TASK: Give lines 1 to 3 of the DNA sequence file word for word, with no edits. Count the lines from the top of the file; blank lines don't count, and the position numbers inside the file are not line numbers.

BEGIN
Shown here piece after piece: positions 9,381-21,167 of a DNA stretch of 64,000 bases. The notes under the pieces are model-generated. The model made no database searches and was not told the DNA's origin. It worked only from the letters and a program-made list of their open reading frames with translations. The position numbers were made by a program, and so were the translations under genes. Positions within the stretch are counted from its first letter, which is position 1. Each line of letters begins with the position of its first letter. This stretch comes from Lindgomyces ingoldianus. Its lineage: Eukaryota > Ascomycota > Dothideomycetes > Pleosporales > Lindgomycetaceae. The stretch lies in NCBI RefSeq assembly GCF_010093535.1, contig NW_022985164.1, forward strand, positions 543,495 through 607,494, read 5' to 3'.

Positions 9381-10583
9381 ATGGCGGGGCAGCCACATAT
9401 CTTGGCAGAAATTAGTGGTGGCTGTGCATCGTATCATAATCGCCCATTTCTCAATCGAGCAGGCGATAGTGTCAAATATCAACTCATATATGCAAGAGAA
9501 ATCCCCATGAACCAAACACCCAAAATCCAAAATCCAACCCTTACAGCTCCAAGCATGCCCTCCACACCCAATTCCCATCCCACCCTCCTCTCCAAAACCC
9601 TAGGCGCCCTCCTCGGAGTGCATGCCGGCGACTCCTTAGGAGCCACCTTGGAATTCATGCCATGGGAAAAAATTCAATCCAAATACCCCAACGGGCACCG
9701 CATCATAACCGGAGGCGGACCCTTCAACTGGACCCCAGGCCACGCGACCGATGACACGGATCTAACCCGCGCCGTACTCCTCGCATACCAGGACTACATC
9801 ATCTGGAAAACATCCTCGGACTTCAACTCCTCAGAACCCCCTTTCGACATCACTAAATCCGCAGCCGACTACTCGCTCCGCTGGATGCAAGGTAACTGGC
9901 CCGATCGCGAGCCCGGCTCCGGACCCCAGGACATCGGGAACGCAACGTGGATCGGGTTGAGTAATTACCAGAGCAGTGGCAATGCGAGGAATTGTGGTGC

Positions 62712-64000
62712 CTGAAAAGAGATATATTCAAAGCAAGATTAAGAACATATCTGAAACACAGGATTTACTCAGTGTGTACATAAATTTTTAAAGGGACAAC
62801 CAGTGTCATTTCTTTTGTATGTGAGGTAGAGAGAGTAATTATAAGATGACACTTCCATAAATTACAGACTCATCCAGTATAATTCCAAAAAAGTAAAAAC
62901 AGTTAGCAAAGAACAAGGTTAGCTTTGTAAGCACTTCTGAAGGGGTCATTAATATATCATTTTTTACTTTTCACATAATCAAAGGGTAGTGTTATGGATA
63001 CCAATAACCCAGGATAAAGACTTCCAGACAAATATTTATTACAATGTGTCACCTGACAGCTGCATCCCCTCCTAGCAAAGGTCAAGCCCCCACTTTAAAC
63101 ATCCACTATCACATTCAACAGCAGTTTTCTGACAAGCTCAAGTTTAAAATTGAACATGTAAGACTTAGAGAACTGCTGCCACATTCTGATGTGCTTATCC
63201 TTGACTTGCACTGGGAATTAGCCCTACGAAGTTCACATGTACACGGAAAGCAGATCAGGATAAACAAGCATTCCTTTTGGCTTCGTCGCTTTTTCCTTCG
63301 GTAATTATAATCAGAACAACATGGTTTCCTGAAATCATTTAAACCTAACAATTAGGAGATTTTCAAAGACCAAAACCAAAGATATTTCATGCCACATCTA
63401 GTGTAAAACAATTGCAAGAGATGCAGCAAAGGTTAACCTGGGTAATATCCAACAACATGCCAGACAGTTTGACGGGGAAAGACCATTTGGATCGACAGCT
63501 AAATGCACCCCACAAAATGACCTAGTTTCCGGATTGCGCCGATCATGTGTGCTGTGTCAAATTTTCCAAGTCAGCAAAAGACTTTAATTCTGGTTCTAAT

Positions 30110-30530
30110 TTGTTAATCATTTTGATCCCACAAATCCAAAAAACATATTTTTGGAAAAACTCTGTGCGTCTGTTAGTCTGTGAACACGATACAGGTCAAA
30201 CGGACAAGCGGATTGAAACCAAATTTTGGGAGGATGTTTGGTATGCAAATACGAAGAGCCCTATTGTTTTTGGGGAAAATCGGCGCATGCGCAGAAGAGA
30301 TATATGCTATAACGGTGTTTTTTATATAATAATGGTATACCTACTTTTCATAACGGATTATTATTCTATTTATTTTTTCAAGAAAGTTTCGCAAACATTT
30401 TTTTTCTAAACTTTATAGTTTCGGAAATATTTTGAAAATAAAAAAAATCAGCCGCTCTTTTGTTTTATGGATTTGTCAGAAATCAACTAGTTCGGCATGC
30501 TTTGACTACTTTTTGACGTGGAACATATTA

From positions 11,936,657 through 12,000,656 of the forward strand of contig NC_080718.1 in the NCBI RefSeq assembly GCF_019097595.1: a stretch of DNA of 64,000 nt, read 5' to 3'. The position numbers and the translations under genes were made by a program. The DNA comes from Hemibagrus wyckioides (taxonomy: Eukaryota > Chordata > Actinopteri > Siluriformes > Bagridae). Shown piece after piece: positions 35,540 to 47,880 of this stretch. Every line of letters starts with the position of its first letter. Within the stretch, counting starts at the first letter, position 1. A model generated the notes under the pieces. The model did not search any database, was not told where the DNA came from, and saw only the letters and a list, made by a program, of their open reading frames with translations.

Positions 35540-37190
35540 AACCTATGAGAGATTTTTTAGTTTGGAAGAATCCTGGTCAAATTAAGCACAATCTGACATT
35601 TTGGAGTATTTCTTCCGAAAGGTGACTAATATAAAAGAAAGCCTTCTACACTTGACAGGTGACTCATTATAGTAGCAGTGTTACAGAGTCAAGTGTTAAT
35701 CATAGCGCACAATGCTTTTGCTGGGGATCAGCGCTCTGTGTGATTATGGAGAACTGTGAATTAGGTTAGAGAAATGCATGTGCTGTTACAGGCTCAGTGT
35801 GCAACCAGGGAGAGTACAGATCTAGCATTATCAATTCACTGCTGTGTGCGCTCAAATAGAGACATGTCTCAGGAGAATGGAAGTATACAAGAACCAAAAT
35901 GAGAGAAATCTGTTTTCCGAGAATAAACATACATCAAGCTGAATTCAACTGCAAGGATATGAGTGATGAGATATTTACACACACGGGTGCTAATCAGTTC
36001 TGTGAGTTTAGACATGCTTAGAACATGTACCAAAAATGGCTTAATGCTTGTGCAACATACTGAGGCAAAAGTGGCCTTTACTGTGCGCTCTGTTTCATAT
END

Shown here piece after piece: positions 9,381-21,167 of a DNA stretch of 64,000 bases. The notes under the pieces are model-generated. The model made no database searches and was not told the DNA's origin. It worked only from the letters and a program-made list of their open reading frames with translations. The position numbers were made by a program, and so were the translations under genes. Positions within the stretch are counted from its first letter, which is position 1. Each line of letters begins with the position of its first letter. This stretch comes from Lindgomyces ingoldianus. Its lineage: Eukaryota > Ascomycota > Dothideomycetes > Pleosporales > Lindgomycetaceae. The stretch lies in NCBI RefSeq assembly GCF_010093535.1, contig NW_022985164.1, forward strand, positions 543,495 through 607,494, read 5' to 3'.

Positions 9381-10583
9381 ATGGCGGGGCAGCCACATAT